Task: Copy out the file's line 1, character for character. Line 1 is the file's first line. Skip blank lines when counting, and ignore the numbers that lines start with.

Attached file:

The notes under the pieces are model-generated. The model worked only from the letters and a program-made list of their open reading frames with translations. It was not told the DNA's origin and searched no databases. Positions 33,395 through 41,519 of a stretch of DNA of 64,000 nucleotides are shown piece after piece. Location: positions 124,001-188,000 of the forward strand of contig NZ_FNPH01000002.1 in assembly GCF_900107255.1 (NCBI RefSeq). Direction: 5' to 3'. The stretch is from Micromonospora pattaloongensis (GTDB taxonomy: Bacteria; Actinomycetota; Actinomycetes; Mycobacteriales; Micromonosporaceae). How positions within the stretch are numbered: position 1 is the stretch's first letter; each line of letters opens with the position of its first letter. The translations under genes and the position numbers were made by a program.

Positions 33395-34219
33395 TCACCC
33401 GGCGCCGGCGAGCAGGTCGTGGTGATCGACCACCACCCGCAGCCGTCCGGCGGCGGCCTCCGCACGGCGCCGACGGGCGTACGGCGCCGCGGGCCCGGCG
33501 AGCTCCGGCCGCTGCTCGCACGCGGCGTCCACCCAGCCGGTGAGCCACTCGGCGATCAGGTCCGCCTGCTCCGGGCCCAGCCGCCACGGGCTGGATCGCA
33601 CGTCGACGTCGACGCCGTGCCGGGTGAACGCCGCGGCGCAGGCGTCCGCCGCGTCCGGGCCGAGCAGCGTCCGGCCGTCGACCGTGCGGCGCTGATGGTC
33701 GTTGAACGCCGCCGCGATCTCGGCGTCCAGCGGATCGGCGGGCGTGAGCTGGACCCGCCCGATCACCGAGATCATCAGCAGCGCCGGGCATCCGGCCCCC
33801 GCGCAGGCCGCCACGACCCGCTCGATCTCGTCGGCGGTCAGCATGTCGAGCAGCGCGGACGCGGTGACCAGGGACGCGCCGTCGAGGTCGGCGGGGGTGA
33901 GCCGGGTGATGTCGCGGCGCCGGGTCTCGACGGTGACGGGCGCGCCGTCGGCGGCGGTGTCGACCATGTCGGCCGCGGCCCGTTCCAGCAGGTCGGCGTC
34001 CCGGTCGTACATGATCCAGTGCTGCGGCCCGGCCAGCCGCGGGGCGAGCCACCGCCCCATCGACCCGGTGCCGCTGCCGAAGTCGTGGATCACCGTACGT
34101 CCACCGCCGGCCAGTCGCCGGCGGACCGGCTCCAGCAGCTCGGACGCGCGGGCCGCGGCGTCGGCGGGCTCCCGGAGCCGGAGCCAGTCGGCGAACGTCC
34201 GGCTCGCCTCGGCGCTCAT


The notes under the pieces are model-generated. The model worked only from the letters and a program-made list of their open reading frames with translations. It was not told the DNA's origin and searched no databases. Positions 33,395 through 41,519 of a stretch of DNA of 64,000 nucleotides are shown piece after piece. Location: positions 124,001-188,000 of the forward strand of contig NZ_FNPH01000002.1 in assembly GCF_900107255.1 (NCBI RefSeq). Direction: 5' to 3'. The stretch is from Micromonospora pattaloongensis (GTDB taxonomy: Bacteria; Actinomycetota; Actinomycetes; Mycobacteriales; Micromonosporaceae). How positions within the stretch are numbered: position 1 is the stretch's first letter; each line of letters opens with the position of its first letter. The translations under genes and the position numbers were made by a program.